On the eve of China's biggest foreign policy manoeuvre in years, India came out in open opposition against Beijing's One Belt, One Road forum, reminding it that no country could accept a project that ignores its core concerns on sovereignty and territorial integrity. “No country can accept this,“ the ministry of external affairs said ahead of the Beijing OBOR meet.
India has strong objections to the China-Pakistan Economic Corridor and attending the meet will be as good as accepting the Pakistani and Chinese positions on Gilgit-Baltistan and Pakistan-occupied Kashmir being “northern Pakistan“. In a strongly-worded statement on the eve of the event, which will see participation of more than 60 countries and 30 heads of state, India escalated its opposition to OBOR, suggesting the project was little more than a colonial enterprise, leaving debt and broken communities in its wake. India's statement comes as a splash of cold water to Xi Jinping's biggest foreign policy outreach, and puts paid to any prospect of bilateral ties improving during the rest of Modi's tenure. The MEA said, “We are of the firm belief that connectivity initiatives must be based on universally recognised norms, good governance, rule of law, openness, transparency and equality . The initiatives must follow principles of financial responsibility to avoid projects that will create unsustainable debt burden for communities.The projects must be pursued in a way that respects sovereignty and territorial integrity.“ Structural mis-alignments of OBOR have been detailed by observers. Sri Lanka is a big example, where an unviable Hambantota port project has left Colombo reeling under an $8 billion debt burden. Pakistan may be headed in the same direction; Laos is trying to renegotiate a railway project, Myanmar has asked for its own renegotiation; a Belgrade-Budapest railway line to be built by China is under investigation by the EU.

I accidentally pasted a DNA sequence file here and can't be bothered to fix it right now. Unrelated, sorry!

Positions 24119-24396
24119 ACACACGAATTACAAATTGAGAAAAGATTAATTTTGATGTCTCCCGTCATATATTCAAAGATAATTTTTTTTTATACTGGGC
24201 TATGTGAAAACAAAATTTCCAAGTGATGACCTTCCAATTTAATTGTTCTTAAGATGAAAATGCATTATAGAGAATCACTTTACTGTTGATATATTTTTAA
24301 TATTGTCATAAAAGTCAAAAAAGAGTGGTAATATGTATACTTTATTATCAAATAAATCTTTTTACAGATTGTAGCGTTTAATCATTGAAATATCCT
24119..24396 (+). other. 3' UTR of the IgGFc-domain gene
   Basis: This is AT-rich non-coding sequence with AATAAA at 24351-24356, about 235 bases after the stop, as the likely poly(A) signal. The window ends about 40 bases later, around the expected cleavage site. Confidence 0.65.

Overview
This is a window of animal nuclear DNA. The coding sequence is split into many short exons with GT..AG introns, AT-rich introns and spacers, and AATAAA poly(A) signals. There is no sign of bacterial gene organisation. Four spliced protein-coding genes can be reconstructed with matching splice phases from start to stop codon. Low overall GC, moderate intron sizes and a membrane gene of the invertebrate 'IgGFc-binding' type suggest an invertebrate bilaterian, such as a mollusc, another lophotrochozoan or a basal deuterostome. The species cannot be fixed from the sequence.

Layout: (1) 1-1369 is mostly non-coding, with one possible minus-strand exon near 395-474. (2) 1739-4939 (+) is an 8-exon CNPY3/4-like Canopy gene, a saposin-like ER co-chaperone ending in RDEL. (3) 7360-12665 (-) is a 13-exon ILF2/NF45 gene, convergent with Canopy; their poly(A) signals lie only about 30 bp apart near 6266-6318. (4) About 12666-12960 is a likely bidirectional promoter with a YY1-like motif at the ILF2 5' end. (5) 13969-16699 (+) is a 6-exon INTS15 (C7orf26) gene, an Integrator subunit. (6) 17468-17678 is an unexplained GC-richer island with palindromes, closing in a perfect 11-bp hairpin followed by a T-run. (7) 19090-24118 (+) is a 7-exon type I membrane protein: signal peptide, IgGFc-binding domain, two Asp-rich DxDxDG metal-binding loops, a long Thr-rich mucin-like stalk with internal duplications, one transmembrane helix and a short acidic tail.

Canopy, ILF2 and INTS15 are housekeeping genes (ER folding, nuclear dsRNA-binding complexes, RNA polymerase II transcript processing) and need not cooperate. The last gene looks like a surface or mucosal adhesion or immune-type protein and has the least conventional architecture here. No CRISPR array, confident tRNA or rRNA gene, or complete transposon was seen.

Chinese infrastructure projects in foreign countries are typically executed by the state-owned enterprises, while financing programmes that initially appear attractive sour quickly .
India's savage takedown of OBOR comes even as the US, one of the last holdouts, confirmed its attendance at the forum in the form of Matt Pottinger, a director in the White House. Japan, India's other strategic partner, is sending Toshihiro Nikai, head of ruling LDP and ex-prime minister Yukio Hatoyama. Confirming that India had received an invitation to participate in the 6 separate forums that China was organising as part of the Belt and Road Forum, the MEA said, “We have been urging China to engage in a meaningful dialogue. We are awaiting a positive response from the Chinese side.“ Officials said India had for the past few years repeatedly asked China for consultations on OBOR without any success.
India's statement puts paid to any prospect of bilateral ties improving during the rest of Modi's tenure as it trashes Xi Jinping's biggest foreign policy outreach. Xi has given this summit top billing, almost as a coming out party for himself as the world's latest globalisation guru at a time when the western world appears to be in retreat.
Under the ` Act East' policy, the MEA spokesperson said, “We are pursuing the Trilateral Highway project; under our `Neighbourhood First' policy we are developing multimodal linkages with Myanmar and Bangladesh; under our `Go West' strategy , we are engaged with Iran on Chabahar Port and with Iran and other partners in Central Asia on International North South Transport Corridor. BBIN initiative is aimed at enhancing logistics efficiencies in the South Asian region.“
The Cabinet also gave nod to India's accession to the UNled TIR Convention in March, which will give Indian traders access to “fast, easy , reliable and hassle free international system for movement of goods by road or multimodal means across territories.“
India will stand out with its resolute opposition to China's OBOR by being the significant absentee at the now famous Belt and Road forum which opens in Beijing on Sunday. Despite the Chinese foreign minister Wang Yi's public assertion and virtual threats by its diplomats to "isolate" India, the Modi government has refused to budge, with only a handful of scholars attending the forum.